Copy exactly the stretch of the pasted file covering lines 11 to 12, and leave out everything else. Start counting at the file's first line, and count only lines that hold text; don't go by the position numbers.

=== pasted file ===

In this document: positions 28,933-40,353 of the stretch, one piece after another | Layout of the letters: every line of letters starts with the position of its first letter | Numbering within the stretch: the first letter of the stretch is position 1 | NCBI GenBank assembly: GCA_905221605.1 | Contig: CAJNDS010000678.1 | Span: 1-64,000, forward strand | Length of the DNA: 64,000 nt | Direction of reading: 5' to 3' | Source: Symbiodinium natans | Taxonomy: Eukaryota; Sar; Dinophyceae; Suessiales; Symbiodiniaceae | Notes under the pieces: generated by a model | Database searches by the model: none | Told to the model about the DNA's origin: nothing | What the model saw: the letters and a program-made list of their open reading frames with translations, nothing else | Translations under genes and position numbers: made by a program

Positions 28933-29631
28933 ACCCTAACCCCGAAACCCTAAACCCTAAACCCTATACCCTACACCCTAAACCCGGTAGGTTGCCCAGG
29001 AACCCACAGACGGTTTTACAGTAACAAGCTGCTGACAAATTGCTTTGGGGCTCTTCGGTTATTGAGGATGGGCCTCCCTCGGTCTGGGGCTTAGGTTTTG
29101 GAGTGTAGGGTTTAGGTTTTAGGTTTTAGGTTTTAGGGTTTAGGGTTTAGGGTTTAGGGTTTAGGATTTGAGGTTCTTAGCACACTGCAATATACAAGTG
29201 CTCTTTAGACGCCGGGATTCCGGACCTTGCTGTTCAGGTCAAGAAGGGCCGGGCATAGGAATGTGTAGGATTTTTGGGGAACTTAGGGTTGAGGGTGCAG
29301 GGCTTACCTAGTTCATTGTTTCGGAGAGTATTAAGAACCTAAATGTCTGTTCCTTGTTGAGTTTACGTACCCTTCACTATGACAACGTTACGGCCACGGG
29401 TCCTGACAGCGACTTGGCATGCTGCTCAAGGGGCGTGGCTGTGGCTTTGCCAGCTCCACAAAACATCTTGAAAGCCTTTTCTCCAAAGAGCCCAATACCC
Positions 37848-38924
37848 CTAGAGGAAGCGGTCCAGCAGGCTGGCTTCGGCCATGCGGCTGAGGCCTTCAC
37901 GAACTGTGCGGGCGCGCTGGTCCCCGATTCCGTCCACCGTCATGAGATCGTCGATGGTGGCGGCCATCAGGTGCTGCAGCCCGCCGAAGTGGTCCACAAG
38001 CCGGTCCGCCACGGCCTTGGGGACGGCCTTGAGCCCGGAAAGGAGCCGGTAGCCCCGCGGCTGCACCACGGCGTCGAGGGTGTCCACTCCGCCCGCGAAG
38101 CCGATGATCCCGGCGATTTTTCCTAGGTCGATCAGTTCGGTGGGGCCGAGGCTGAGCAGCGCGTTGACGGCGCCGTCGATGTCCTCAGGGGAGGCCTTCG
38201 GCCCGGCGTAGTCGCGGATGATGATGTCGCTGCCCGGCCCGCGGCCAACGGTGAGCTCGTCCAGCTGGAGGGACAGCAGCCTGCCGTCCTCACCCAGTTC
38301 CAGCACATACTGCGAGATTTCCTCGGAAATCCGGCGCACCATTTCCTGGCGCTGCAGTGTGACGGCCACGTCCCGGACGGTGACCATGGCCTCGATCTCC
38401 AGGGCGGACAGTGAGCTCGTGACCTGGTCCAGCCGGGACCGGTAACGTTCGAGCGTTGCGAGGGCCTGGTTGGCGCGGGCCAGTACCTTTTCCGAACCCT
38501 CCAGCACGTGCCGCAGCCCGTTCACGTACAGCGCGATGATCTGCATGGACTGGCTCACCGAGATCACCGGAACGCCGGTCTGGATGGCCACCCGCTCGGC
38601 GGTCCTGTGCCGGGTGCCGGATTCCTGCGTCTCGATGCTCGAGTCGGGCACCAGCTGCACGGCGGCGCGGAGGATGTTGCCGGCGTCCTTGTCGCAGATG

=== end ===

37901 GAACTGTGCGGGCGCGCTGGTCCCCGATTCCGTCCACCGTCATGAGATCGTCGATGGTGGCGGCCATCAGGTGCTGCAGCCCGCCGAAGTGGTCCACAAG
38001 CCGGTCCGCCACGGCCTTGGGGACGGCCTTGAGCCCGGAAAGGAGCCGGTAGCCCCGCGGCTGCACCACGGCGTCGAGGGTGTCCACTCCGCCCGCGAAG